Nov 30th 2012
The IRS announced November 30, 2012, its selection of four new members and a chairperson to the Electronic Tax Administration Advisory Committee (ETAAC).
ETAAC provides an organized forum for discussion of issues in electronic tax administration and supports the goal of increasing electronic transactions between tax professionals and the IRS.
The new members are:
Shaun Barry, of New York City, is the principal solutions architect in the Financial Crimes organization at SAS Institute. He develops solutions for managing fraud. Barry has nineteen years of experience in designing, developing, and implementing technologies to improve tax administration.
Mark Castro, of Woodinville, Washington, is a CPA and governmental liaison at Petz Enterprises Inc. He promotes operational and compliance issues with regard to the IRS, e-file, and tax preparation.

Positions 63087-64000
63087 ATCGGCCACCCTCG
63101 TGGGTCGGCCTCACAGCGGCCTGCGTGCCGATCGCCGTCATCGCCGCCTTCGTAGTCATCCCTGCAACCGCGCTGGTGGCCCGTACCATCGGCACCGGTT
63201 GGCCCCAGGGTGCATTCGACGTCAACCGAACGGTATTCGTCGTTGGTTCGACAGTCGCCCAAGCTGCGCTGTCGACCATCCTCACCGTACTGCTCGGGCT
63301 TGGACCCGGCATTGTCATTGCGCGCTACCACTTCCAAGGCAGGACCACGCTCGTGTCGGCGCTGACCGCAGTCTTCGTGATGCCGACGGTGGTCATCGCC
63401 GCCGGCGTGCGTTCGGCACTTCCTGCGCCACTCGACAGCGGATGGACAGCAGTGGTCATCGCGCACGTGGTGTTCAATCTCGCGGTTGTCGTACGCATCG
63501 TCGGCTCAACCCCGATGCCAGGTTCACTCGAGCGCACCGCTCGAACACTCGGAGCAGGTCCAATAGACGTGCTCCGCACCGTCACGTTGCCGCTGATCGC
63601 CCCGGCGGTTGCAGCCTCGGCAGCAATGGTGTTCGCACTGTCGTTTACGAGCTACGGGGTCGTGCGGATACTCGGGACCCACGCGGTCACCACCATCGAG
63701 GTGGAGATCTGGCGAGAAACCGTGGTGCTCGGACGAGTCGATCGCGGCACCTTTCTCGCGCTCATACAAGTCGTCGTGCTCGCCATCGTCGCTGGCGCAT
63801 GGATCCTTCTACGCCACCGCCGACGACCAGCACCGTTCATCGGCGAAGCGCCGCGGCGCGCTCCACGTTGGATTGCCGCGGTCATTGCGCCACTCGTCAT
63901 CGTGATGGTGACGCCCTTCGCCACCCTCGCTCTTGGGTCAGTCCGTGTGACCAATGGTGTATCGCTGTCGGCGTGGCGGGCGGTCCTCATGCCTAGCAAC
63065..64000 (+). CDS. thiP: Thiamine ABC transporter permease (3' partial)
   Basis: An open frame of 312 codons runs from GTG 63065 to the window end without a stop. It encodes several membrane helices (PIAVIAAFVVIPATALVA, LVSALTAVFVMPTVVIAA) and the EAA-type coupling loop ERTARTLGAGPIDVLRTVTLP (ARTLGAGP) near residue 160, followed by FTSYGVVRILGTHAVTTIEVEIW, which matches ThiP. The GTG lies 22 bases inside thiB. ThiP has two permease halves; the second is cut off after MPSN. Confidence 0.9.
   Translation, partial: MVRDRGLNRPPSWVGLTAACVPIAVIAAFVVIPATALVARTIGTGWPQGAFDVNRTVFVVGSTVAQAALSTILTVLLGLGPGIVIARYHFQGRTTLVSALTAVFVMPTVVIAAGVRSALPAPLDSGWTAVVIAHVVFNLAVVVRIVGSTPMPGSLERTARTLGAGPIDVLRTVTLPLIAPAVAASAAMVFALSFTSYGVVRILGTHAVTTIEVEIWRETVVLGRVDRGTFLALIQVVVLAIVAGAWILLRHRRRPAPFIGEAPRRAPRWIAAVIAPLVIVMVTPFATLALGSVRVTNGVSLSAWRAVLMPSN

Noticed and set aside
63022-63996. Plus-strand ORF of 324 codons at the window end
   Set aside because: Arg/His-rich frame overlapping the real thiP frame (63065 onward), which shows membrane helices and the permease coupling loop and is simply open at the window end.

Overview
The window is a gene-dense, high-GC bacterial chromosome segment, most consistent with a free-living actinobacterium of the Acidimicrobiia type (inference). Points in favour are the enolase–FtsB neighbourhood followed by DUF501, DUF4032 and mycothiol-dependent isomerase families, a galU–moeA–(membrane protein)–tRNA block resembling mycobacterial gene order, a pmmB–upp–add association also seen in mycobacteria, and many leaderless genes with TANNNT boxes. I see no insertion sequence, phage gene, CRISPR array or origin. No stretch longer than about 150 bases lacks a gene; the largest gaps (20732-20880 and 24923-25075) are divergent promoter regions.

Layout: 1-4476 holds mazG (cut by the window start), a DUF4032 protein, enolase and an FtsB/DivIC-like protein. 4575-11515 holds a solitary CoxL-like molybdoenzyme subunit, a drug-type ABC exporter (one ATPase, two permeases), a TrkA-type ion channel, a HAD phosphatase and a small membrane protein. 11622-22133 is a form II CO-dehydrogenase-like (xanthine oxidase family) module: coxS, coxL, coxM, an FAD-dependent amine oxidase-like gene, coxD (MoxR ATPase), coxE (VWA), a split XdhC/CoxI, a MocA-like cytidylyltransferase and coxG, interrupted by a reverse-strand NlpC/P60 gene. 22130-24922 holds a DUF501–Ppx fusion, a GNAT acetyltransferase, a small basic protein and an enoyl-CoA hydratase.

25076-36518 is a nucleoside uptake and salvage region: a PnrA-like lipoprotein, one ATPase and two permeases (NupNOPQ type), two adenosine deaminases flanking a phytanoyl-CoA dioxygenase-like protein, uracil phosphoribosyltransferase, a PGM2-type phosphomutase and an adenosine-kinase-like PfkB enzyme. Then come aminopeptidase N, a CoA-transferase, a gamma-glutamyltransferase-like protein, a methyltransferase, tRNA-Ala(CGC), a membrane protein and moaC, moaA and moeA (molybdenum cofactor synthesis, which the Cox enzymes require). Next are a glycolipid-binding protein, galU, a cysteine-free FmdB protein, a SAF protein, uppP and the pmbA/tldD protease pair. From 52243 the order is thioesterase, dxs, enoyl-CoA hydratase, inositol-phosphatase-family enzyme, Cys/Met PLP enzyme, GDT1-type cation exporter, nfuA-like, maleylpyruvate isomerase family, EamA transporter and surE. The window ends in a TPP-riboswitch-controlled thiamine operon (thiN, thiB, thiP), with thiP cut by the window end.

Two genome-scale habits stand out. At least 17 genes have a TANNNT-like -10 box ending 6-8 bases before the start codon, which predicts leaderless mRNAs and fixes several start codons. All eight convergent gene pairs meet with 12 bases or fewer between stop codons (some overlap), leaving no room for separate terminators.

Steven Lewis, of Sarasota, Florida, is an enrolled agent and a director for Jackson Hewitt Tax Services Inc., where he is responsible for the delivery of its Online Tax Software.
Blair Whitworth, of Charlottesville, Virginia, is the president of PRO-TAX, the Tax University, and Tax Business Management. His companies provide retail tax preparation services, online tax training, and management software for independent tax businesses.
Alice Burnett, of Atlanta, Georgia, has been elected by the members to serve as the chairperson of ETAAC for 2012-2013. She is a small business owner with experience in addressing private sector and public sector stakeholder interests. Prior to starting her own practice, Burnett held a senior manager level position within a major financial institution for over twenty years, and she led the implementation and operation of the Electronic Federal Tax Payment System (EFTPS). She has served for two years and is in her final year on ETAAC.
Each June, the ETAAC submits a report to Congress reporting on the progress of the IRS' electronic tax initiatives. ETAAC was created in 1998 by the IRS Restructuring and Reform Act of 1998 (RRA 98).
IR-2012-100, Nov. 30, 2012